Wednesday, March 30, 2016

Networking: Opening Doors at Conference

By: Joel Quevillon

A writing conference is one of the greatest places to advance your writing career. For more than 20 years the Pikes Peak Writers Conference has put together a slate that will strengthen your skills in the craft of writing and expand your knowledge of the publishing industry. And that’s just the sessions.

One of the greatest benefits of a conference, such as PPWC, is something you will not find on the schedule or listed in the brochure. Networking.

It’s all about that old saying, “It’s not what you know, but who you know.”
This is why networking at a conference matters…


There will be hundreds of writers in attendance at this year’s conference, just like you. Your backgrounds may be similar or different, but we’re all putting words on paper, creating worlds, and telling stories. Some have more experience, some have less. But this writing journey is one you can’t go solo. You need critique partners, beta readers and people, who understand, to provide encouragement. Take the time to meet others who are writing in your genre or live in the same area. You don’t have to become best friends to make your relationship beneficial to both of you. We need people we can trust in our writing corner. A conference is a great place to build your team.

Published Authors

These creative minds have experience and firsthand knowledge they can share with you on your journey toward publication. Traditional, Indie or Hybrid all have unique twists and turns. Take the time to talk to these authors about their path to publication. You might be debating the pros and cons of a publication contract right now or still waiting to finish that novel. By making an author connection at conference you’ll have a person who can provide the advice you need at the moment you need it.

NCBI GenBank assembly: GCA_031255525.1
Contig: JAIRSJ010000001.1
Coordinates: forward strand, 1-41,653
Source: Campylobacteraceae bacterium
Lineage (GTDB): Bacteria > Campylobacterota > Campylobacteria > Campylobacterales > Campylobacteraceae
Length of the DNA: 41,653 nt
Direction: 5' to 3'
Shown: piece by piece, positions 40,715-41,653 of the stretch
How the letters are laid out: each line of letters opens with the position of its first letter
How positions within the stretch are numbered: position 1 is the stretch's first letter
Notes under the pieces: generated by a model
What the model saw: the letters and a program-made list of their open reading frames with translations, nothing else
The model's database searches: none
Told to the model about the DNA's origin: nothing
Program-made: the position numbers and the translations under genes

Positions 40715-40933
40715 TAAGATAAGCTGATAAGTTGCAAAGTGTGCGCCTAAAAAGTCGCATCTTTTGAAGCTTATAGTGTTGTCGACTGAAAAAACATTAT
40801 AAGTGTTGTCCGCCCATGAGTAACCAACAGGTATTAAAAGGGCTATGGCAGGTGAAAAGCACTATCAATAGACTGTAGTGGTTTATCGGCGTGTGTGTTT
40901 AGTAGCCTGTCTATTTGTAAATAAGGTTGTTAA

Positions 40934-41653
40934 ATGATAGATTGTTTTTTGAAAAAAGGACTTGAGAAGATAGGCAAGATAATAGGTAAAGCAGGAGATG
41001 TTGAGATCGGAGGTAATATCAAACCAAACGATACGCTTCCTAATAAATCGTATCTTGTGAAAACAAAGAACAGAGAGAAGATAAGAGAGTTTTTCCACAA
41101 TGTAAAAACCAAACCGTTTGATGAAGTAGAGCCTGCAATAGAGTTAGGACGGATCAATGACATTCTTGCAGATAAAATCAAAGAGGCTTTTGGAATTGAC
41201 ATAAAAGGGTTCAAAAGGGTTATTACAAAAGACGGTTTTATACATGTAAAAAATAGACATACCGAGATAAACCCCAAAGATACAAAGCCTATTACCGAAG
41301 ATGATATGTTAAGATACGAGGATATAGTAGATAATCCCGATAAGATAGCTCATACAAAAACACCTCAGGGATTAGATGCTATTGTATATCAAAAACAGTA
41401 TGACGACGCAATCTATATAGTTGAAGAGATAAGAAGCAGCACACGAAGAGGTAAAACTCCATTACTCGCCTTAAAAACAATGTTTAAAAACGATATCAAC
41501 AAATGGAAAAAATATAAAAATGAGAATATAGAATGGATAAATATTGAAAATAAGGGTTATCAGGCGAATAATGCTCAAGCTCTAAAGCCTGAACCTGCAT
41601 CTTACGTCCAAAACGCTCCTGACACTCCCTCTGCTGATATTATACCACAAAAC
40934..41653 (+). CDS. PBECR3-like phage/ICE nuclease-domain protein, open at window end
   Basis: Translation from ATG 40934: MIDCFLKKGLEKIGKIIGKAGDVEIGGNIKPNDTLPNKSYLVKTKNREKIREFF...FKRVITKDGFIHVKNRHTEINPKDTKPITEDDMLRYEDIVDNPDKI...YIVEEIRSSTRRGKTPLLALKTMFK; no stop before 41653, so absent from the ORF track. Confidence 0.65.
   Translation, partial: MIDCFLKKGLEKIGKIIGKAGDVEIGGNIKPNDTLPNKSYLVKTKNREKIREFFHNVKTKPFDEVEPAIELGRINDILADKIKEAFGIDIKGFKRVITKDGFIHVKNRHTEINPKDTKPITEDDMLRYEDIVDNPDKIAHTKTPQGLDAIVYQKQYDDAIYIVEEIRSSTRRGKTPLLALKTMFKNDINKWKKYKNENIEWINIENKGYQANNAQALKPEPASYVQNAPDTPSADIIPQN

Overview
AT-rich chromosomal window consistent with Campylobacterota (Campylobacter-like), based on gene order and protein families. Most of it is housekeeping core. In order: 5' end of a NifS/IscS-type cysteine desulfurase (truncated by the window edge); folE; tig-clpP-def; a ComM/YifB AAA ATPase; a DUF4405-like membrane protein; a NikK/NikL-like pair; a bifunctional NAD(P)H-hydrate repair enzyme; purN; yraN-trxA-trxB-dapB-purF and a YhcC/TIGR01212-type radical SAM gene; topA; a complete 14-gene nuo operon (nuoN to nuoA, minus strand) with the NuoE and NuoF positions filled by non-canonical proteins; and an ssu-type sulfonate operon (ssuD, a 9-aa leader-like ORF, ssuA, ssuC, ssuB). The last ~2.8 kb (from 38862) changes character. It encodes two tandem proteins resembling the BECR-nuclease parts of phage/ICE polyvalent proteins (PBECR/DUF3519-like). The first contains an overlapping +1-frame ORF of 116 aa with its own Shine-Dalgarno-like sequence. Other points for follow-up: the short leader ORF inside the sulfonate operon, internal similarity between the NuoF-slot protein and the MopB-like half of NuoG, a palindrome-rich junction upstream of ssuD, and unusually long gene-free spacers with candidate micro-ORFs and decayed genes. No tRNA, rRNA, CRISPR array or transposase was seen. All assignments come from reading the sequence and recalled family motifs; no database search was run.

Acquiring Editors and Agents

For those of you looking at traditional publishing these special attendees could hold the key to your future. They are not gods or superheroes; they’re people with really cool jobs. Don’t be scared to discuss the industry and your projects. Talk to them, not at them. If you want to lower your anxiety, go introduce yourself to an editor or agent who doesn’t represent what you write (just for practice). You’ll find out they’re just normal people… well, as normal as anyone in this business. And guess what, when you see that same editor/agent later in the day talking to an editor/agent in your genre…it makes the introductions so much smoother.

Keynote Speakers

Guess what? They’re people too. They’ve just sold more books than you. Which means they have an amazing amount of knowledge they can share. And some pretty cools stories about their writing careers. Try to keep your fan geek calm and enjoy the conversation.

PPW Staff/Volunteers

Most of our staff and several of our volunteers have been attending conferences for years. If you have questions or concerns just grab one of them. Need to know where a specific room is? Need to find that pitch session? Where’s the hidden bathroom? Or maybe you’d like a little assistance with an introduction with that certain agent?  The PPW staff and volunteers are there to help you enjoy your conference.

Networking is a business term